There are a lot of professional and personal factors that went into my decision to make a move into data science. These include a) the grueling academic job market, b) how fun it is to get paid to make pretty graphs, c) the growing prevalence of remote work in the tech industry, and d) that one time I was laid off from a job that I’m not even sure I liked in hindsight. Whatever complicated compound of reasons led me to data science, it has turned out to be an amazing fit for my skills and interest! I had intense quantitative training with a rigorous mathematical background, along with a lot of hands-on involvement with messy data generated by some physical process in the real world. Also, I’ve been heavily involved in education in various guises for a long time. Both of these inform how I do data science, because a huge part of what I do is communicate with people about what a data analysis means. The fact that I analyze some dataset or train some machine learning model is great, but if I can’t explain it to my business partners, then we can’t make decisions.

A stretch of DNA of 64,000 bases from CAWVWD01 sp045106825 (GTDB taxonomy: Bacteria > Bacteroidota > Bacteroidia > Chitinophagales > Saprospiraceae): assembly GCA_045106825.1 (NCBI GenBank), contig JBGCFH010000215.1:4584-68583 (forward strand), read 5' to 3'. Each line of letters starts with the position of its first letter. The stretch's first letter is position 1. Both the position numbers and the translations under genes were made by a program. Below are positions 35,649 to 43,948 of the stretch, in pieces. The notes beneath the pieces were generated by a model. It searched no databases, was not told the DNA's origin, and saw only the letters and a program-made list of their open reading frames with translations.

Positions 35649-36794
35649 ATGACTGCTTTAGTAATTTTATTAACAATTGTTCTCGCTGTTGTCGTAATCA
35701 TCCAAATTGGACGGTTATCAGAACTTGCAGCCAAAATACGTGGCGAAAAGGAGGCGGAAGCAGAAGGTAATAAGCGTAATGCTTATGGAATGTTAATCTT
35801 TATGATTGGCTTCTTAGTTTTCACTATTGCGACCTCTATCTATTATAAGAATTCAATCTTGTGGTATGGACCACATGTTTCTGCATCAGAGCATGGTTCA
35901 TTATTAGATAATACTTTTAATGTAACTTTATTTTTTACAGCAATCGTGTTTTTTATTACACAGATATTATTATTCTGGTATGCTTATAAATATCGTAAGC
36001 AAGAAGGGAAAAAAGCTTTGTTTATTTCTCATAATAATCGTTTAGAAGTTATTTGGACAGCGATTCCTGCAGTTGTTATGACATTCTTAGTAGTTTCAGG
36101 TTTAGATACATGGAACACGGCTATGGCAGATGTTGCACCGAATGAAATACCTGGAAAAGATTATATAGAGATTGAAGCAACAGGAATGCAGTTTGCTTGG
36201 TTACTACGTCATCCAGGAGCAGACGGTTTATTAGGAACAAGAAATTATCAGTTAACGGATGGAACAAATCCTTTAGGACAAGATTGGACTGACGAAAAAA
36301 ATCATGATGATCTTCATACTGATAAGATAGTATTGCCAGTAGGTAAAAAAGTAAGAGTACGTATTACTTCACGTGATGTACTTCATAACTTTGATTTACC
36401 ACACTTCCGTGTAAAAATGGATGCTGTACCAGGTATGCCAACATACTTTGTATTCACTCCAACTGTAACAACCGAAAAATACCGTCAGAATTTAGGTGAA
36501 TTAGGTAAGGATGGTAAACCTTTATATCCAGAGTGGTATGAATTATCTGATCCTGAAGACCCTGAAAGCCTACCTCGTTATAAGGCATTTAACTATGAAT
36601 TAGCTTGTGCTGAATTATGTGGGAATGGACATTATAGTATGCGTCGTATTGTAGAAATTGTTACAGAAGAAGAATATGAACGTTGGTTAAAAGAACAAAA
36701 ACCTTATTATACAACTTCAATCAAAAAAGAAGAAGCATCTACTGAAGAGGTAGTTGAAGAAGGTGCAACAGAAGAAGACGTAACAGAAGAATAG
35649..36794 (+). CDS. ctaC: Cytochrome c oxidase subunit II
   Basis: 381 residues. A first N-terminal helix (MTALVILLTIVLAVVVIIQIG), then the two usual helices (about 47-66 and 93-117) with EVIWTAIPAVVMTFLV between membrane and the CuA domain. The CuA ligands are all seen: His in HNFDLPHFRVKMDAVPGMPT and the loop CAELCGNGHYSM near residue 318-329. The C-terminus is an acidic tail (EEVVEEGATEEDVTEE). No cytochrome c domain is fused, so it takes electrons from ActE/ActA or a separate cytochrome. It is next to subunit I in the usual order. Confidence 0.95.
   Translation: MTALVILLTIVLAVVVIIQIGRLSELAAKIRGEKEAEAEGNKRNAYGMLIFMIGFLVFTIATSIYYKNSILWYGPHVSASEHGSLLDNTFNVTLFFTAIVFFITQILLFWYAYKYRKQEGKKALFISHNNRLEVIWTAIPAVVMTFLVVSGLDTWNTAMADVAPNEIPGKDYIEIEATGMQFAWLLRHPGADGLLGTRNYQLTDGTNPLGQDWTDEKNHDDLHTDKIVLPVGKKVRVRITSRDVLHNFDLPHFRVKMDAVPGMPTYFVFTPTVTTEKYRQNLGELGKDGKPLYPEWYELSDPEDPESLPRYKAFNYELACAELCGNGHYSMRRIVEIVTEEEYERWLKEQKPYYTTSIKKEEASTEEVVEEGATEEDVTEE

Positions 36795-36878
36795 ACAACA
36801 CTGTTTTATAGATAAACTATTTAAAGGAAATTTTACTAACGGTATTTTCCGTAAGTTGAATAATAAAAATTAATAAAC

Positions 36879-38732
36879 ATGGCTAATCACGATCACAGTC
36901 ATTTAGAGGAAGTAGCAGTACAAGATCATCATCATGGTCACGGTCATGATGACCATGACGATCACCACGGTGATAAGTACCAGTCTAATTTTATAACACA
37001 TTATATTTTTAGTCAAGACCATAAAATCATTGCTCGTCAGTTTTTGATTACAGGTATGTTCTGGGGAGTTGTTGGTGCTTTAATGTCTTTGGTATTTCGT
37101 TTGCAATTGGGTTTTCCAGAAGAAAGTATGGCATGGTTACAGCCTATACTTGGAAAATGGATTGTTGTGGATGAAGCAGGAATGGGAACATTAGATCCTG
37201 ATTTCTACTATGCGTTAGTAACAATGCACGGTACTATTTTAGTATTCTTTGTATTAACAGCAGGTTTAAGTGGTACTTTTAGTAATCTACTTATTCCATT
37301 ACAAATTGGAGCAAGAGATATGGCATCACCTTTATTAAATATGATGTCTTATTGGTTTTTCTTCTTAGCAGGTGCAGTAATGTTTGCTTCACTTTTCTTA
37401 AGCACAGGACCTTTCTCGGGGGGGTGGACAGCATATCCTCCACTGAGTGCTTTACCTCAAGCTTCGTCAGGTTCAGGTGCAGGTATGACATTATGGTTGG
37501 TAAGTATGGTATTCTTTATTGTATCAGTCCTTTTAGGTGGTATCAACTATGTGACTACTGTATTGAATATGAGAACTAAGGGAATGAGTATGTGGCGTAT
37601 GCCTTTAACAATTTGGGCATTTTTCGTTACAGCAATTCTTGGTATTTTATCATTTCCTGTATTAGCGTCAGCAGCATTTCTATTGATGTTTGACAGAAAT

Saying yes is powerful, especially when you are at the beginning of a new adventure, but saying no is also important and at times necessary. My advice is to experiment with saying yes with abandon, but to be wise enough to notice when you need to pull back.
What’s been one of the most rewarding projects you’ve worked on? What was the process like?
One of my favorite recent projects was analyzing a large dataset of film scripts to examine how men and women are portrayed in movies. This wasn’t the most lengthy project (it took a few months on the side of my regular job, from beginning to end) but I loved exploring how the film industry handles gender. We found, for example, that women are more likely to be portrayed twirling or retreating, while men are more likely to be portrayed staggering or slashing. We also used data on the gender of each film’s writers to measure the impact of the writer’s gender on these relationships.